Annie On Writing

June 22, 2016

Community Service by Susan Howe

Filed under: Twisted Tales,Writing Tools — Annie Evett @ 10:04 am
Mourners packed the church, as expected. After all, Jim had been the town’s favourite handyman for his entire working life. What Mary didn’t appreciate until she stood in the porch, shaking hands as they filed past, was quite how many were women. Several of them hid red eyes and one or two still sobbed into their hankies.

Her son, handsome in his navy suit, glanced down at his mother with a small bewildered shrug. Mary smiled and patted his arm. She’d explain about Jim’s ‘Ladies’ another time, when his grief was less new. And, if she was honest, even she was surprised by the number. So many satisfied customers!

The vicar turned from a woman he had been comforting, a puzzled frown furrowing his normally untroubled brow.

“I can’t remember such a full house,” he said. “I knew Jim was well regarded but this is extraordinary!”

“Yes, it’s very gratifying,” Mary replied.

Then, to show she was aware of the gender discrepancy, she added, “They relied on him, you know. For everything. Just like me.”

Her heart swelled with affection for the man who had been her friend and lover for over forty years, with hardly a cross word in all that time. However would she – and everyone else – manage without him?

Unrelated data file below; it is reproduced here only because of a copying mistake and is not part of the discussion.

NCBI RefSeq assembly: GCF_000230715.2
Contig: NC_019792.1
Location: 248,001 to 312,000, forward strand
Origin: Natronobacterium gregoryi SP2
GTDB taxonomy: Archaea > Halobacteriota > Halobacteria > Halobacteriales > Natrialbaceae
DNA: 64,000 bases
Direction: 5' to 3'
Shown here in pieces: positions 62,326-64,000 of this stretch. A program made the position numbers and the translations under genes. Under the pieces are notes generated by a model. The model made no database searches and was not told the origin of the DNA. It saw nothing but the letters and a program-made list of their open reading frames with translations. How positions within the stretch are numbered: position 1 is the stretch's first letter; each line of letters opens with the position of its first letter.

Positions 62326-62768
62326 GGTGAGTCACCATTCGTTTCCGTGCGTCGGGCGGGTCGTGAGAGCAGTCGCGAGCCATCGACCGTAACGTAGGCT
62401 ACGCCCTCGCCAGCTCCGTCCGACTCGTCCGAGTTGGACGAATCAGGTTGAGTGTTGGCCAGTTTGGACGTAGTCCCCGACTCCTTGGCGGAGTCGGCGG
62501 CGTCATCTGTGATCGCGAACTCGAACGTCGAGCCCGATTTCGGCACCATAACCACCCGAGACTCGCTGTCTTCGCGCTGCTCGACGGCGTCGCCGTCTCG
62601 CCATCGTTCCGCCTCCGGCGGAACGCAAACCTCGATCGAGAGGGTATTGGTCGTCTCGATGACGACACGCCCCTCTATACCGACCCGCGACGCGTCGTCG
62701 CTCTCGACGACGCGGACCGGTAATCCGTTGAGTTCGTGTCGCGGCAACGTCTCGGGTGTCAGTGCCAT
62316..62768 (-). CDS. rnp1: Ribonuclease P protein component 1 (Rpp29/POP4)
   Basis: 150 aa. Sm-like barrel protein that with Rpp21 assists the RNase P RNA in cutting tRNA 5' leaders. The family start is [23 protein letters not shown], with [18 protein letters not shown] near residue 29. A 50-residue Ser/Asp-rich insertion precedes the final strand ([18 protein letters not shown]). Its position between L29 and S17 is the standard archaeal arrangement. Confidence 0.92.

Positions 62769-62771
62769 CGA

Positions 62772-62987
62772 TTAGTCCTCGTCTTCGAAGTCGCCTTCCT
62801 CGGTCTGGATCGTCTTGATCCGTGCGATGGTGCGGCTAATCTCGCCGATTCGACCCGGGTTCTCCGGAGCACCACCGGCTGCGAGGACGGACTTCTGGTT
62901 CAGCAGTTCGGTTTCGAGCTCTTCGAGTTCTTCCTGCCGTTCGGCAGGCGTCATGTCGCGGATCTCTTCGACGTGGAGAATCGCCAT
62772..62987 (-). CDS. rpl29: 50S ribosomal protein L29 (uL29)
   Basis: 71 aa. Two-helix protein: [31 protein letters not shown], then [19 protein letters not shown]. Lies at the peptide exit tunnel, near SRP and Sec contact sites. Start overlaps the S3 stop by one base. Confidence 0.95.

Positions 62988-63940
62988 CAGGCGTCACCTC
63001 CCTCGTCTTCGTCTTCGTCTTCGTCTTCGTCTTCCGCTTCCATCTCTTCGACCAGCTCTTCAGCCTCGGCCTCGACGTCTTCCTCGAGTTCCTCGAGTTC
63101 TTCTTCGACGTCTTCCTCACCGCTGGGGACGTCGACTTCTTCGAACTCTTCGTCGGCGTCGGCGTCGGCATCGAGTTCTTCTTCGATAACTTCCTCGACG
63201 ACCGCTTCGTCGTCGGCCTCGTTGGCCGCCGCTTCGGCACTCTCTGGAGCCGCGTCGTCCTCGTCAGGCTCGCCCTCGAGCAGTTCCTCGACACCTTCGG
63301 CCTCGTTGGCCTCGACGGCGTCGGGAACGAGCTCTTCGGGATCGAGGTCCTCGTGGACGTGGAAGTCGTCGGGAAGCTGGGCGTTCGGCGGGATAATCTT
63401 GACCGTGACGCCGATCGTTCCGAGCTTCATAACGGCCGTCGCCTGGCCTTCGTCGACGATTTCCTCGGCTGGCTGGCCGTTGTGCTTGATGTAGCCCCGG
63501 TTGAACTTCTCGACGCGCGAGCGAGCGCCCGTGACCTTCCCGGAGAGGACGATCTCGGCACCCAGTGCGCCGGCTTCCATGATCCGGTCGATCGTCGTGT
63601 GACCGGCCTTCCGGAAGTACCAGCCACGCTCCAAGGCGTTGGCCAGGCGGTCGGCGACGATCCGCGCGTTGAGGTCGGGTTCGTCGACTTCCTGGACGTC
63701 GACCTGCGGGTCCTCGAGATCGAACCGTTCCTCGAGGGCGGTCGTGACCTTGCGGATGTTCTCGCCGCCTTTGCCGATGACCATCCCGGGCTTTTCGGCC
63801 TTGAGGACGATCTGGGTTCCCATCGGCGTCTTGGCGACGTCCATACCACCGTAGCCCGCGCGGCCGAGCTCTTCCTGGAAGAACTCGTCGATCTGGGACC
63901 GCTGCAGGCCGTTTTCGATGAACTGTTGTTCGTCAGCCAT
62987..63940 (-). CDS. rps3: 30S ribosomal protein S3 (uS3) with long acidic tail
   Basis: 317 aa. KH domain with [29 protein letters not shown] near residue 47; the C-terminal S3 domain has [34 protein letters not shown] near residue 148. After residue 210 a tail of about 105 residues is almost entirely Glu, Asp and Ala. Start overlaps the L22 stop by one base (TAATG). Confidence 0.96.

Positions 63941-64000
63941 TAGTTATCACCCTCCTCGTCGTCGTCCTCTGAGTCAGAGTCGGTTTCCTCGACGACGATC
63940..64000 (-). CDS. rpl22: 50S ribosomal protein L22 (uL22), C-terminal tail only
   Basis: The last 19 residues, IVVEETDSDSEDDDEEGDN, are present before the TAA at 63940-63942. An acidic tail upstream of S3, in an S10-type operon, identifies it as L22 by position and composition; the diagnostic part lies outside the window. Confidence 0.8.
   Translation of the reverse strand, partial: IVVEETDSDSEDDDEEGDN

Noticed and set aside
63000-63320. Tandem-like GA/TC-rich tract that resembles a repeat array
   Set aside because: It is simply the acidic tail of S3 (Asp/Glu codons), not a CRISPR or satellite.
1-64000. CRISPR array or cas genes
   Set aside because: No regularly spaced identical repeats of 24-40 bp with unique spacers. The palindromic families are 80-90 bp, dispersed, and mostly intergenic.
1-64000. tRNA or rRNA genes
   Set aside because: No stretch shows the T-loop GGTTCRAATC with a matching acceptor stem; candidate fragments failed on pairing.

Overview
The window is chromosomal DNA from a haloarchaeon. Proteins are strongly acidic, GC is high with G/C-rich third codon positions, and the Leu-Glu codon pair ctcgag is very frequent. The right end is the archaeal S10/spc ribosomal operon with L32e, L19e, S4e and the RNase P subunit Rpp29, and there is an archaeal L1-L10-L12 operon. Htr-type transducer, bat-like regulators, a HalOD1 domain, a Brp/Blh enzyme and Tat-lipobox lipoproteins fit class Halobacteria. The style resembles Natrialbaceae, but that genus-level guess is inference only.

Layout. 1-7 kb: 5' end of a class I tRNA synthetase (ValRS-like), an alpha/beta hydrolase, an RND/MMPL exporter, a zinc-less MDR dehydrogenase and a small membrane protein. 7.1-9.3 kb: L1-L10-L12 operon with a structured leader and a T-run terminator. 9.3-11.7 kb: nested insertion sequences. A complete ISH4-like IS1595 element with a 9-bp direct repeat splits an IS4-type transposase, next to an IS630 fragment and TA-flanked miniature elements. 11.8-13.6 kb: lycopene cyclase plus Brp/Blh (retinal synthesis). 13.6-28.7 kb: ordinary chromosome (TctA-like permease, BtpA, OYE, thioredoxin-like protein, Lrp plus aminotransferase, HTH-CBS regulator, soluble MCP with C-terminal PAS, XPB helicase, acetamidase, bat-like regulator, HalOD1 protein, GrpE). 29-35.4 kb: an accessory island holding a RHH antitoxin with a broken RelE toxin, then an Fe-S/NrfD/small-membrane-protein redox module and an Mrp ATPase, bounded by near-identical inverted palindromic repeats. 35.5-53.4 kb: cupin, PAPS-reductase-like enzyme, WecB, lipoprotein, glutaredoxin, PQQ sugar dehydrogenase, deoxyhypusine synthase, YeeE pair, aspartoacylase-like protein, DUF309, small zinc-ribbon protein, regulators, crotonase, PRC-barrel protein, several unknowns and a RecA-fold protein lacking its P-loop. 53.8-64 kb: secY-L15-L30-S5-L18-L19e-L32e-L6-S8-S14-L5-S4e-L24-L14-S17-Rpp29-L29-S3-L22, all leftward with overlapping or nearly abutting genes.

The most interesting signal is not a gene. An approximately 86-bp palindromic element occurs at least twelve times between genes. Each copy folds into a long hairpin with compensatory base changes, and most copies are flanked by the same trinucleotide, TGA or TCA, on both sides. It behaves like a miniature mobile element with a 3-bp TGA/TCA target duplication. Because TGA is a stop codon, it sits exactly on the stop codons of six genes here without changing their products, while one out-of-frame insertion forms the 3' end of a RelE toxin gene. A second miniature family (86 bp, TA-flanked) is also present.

It hadn’t been until after their children had grown up and moved out that the couple began to develop an expanded business plan. Despite extensive commitments in the community and a circle of good friends, they now felt they had time, energy – and love – to spare. As the word spread, demand steadily increased.

On their rare evenings relaxing at home together they’d discuss their clients, many of them women past their prime, widows and spinsters with no one to turn to for even the most basic of maintenance work.

“So much loneliness,” he’d say, with a deep sigh.

“I know, dear,” she’d reply, “but you’re doing your best. Maybe you should employ an assistant? You’re not as young as you used to be, you know. And if you put your back out, where will that leave me?”

He would nod and promise to think about training up a successor for when he could no longer manage the long, often exhausting days, but had never quite got round to it. There was always someone urgently requiring his kindness and expertise.

And then he was gone.

Mary strolled through the sunny churchyard between her son and daughter, their arms tightly linked, and thanked God again for so many wonderful years with the most generous person she had ever known. And that he’d died in his own bed, doing what he enjoyed most.

Imagining her own funeral, whenever that might be, and the probable gender imbalance there, too, she allowed herself a private little smile.

So much love! So many satisfied customers.

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2 Comments »

  1. Subtly amusing. very good.

    Like

    Comment by Stephanie James — June 23, 2016 @ 9:56 pm | Reply

  2. Hmmmmm, I’m wondering what their side business was. I’m guessing, probably “counseling”, right? 😉

    Like

    Comment by ganymeder — June 27, 2016 @ 4:43 am | Reply


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